Protective Functions of Reactive Astrocytes Following Central Nervous System Insult
- 1Department of Neurology, Klinikum rechts der Isar, Technical University of Munich, Munich, Germany
- 2Department of Neurology, University Hospital Erlangen, Friedrich–Alexander University Erlangen–Nürnberg, Erlangen, Germany
Astrocytes play important roles in numerous central nervous system disorders including autoimmune inflammatory, hypoxic, and degenerative diseases such as Multiple Sclerosis, ischemic stroke, and Alzheimer’s disease. Depending on the spatial and temporal context, activated astrocytes may contribute to the pathogenesis, progression, and recovery of disease. Recent progress in the dissection of transcriptional responses to varying forms of central nervous system insult has shed light on the mechanisms that govern the complexity of reactive astrocyte functions. While a large body of research focuses on the pathogenic effects of reactive astrocytes, little is known about how they limit inflammation and contribute to tissue regeneration. However, these protective astrocyte pathways might be of relevance for the understanding of the underlying pathology in disease and may lead to novel targeted approaches to treat autoimmune inflammatory and degenerative disorders of the central nervous system. In this review article, we have revisited the emerging concept of protective astrocyte functions and discuss their role in the recovery from inflammatory and ischemic disease as well as their role in degenerative disorders. Focusing on soluble astrocyte derived mediators, we aggregate the existing knowledge on astrocyte functions in the maintenance of homeostasis as well as their reparative and tissue-protective function after acute lesions and in neurodegenerative disorders. Finally, we give an outlook of how these mediators may guide future therapeutic strategies to tackle yet untreatable disorders of the central nervous system.
Astrocytes are the most abundant cell type in the mammalian central nervous system (CNS) and responsible for a multitude of functions. During development, astrocytes arise from neural stem cells (NSCs) in the subventricular zone (SVZ) and migrate along radial glia processes to populate the CNS (1). Once their migration is complete, astrocytes differentiate into subgroups with a high degree of functional and regional specialization (1–6). During postnatal development, astrocytes instruct the formation of excitatory and inhibitory synapses, support developmental myelination, and aid the establishment of complex neural circuitry through the secretion of soluble factors (7–10) and physical cell contact (11–13). Throughout adulthood, astrocytes form close interactions with neurons to provide structural support and engage in metabolic coupling, serving as nutrient source and storage for neurons (Figures 1A, B) (14). Particularly lactate produced by astrocytes has been demonstrated to play an important role in the modulation of neuronal excitability and plasticity (15). Furthermore, astrocytes actively take part in synaptic transmission and have been shown to modulate cognitive functions through the clearance of neurotransmitter and other extracellular factors (16–20) (Figure 1B). In this context, the inward rectifying K+ channel Kir4.1 has gained attention as part of a K+ spatial buffering system that is required for neuronal transmission and functioning (Figure 1B). Kir4.1 is highly expressed in astrocytic endfeet, and its misregulation has been linked to numerous neurological disorders (21–23).
Figure 1 Role of astrocytes in the steady state and inflammatory conditions. (A) Astrocytes interact with neurons, oligodendrocytes, microglia, and cells of the BBB during steady state conditions. (B) Astrocytes form tripartite synapses with neurons and regulate their synaptic transmission through metabolic support and the clearance of neurotransmitters. (C) Astrocytic endfeet line the cerebral vasculature and are a constituent of the blood brain barrier, thus limiting the infiltration of pathogens and peripheral immune cells into the central nervous system. Their endfeet express high levels of Aqp-4 and form a close interaction with pericytes and the basal lamina of the brain parenchyma. (D) During inflammatory conditions, reactive astrocyte secrete a plethora of inflammatory mediators that regulate functions of myeloid cells, lymphocytes, oligodendrocytes, neurons, and microglia. (E) Soluble inflammatory mediators derived from mircoglia and other immune cells differentially induce pathogenic (red) or protective (blue) astrocyte functions. (F) Peripheral immune cells pervade the BBB during inflammatory conditions and transgress into the CNS. C1q, Complement component 1q; IL-1β, Interleukin-1 β; IL-10, Interleukin 10; TNF-α, Tumor necrosis factor α; TGF-α, Transforming growth factor α; VEGF-B, Vascular endothelial growth factor B.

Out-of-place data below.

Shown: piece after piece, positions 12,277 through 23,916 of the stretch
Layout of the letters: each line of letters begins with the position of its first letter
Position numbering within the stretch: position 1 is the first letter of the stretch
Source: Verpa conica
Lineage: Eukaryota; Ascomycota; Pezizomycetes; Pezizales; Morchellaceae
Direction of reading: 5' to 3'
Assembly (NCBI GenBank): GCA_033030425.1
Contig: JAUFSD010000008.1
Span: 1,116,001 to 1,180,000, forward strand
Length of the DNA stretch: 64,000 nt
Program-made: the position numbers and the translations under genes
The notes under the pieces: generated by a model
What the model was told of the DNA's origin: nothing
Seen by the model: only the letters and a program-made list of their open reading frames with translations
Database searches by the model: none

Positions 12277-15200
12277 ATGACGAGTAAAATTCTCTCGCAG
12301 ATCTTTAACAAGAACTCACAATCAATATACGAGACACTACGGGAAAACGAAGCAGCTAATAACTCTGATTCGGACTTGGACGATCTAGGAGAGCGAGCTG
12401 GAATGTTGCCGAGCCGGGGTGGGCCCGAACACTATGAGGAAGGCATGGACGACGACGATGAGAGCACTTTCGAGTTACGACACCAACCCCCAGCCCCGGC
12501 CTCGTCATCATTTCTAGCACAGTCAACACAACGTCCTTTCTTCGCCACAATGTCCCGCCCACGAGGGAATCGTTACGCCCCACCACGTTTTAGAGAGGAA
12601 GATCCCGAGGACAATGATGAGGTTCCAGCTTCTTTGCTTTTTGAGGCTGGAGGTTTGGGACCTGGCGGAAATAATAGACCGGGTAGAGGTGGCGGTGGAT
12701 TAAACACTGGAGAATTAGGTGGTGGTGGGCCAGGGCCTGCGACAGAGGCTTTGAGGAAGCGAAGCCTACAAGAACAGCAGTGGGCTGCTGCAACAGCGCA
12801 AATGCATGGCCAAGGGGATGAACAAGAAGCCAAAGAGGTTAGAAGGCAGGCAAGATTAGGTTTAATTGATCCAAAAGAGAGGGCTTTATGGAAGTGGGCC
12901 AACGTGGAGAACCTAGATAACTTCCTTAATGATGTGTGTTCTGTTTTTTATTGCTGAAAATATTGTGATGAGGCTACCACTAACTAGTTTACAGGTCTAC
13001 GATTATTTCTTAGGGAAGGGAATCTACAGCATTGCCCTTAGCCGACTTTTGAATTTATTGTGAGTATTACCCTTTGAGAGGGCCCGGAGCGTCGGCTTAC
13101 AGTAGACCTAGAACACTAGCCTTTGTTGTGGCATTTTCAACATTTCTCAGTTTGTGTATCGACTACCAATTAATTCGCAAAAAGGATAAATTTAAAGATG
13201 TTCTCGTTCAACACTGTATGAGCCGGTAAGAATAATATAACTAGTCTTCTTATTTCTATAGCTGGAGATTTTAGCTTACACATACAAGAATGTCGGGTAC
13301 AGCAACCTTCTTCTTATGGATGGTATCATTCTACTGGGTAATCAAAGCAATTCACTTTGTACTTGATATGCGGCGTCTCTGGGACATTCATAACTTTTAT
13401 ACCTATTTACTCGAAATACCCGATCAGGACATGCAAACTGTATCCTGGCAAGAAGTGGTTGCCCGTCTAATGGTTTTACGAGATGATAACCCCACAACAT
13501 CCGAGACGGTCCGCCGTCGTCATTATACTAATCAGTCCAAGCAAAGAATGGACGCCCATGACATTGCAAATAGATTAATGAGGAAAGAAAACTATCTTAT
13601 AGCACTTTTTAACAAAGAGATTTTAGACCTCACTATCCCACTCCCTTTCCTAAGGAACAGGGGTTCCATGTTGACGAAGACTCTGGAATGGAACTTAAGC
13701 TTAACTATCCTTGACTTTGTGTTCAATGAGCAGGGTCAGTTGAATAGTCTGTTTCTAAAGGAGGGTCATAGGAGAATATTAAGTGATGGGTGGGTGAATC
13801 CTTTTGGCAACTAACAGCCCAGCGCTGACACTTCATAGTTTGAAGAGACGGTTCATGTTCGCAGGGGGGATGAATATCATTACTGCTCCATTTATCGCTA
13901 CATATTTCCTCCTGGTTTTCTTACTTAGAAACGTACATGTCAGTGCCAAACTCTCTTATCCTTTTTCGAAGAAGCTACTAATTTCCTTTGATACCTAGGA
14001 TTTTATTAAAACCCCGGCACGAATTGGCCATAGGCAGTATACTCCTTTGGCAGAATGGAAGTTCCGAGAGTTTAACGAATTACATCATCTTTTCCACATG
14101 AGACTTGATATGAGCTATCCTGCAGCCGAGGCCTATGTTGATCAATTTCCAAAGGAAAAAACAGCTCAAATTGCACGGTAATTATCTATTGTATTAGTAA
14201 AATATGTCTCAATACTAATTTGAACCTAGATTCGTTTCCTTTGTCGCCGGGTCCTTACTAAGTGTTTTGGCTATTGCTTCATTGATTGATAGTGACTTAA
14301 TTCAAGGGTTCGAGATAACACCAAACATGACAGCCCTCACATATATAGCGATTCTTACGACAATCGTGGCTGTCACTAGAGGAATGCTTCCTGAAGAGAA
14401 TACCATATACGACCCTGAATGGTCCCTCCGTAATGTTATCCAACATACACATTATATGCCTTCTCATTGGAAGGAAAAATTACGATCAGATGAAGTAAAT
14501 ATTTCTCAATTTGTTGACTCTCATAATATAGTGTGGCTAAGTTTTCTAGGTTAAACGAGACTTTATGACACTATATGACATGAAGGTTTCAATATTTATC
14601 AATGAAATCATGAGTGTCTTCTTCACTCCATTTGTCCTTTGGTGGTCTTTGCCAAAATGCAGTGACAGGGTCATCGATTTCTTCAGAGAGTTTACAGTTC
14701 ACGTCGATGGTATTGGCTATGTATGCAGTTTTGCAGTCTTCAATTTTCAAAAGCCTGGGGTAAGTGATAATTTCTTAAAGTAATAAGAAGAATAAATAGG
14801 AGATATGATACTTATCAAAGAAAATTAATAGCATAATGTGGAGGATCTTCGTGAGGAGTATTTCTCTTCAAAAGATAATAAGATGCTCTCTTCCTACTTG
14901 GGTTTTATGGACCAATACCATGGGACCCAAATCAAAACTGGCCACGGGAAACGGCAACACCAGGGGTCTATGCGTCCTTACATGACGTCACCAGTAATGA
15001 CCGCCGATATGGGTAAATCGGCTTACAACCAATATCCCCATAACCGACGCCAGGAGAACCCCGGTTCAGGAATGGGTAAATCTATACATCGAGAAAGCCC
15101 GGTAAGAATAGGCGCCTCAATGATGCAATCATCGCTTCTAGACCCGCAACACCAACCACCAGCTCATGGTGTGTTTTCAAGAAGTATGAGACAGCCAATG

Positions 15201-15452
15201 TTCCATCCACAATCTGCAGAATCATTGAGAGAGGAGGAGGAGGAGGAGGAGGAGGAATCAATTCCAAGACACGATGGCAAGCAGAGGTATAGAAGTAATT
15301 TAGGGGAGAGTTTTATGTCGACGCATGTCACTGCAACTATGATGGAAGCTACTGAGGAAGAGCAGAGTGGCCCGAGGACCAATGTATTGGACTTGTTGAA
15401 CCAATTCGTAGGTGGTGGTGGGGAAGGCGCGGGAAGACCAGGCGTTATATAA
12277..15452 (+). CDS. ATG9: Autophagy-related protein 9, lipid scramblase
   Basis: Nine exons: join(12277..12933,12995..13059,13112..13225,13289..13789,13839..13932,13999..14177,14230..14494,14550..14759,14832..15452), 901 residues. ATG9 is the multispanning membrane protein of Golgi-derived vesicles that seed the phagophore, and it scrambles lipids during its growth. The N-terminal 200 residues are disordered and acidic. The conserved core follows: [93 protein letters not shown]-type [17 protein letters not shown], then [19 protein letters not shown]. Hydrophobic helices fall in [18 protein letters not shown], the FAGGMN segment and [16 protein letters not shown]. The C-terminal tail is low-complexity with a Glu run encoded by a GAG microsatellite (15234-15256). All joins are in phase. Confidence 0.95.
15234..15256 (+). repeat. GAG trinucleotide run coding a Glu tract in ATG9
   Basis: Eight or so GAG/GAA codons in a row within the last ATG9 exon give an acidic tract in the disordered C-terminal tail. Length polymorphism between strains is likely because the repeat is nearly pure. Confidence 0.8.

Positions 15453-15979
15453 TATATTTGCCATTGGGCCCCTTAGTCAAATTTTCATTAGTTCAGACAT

Besides their versatile role during neurogenesis and their contribution to the maintenance of neuronal circuitry, astrocytes are key participants in the formation and maintenance of the blood brain barrier (BBB) (24, 25) (Figure 1C). During CNS angiogenesis, astrocytes extend their polarized endfeet around the abluminal side of cerebral blood vessels and aid early sprout guidance and maturation by the expression of transporters, anti-permeability proteins and the secretion of growth factors (24–26). As key constituent of the glial limitans, astrocytic endfeet line the basement membrane surrounding the cerebral vasculature and provide a physical barrier between CNS and the peripheral blood system, thus limiting the influx of pathogens and large hydrophilic molecules (Figure 1C) (24, 25, 27–29). Furthermore, astrocytes control water homeostasis in the CNS via Aquaporin-4 (Aqp4) and other channel proteins involved in bidirectional fluid exchange across the BBB (30) (Figure 1B). The importance of Aqp4 in the CNS is demonstrated in a series of publications that link the (mal-)function of Aqp4 to multiple neurological disorders (31–34). Aqp4 has also been identified as a major target of autoantibodies in patients suffering from neuromyelitis optica (NMO), a rare CNS inflammatory disorder that has historically been closely associated to MS (35).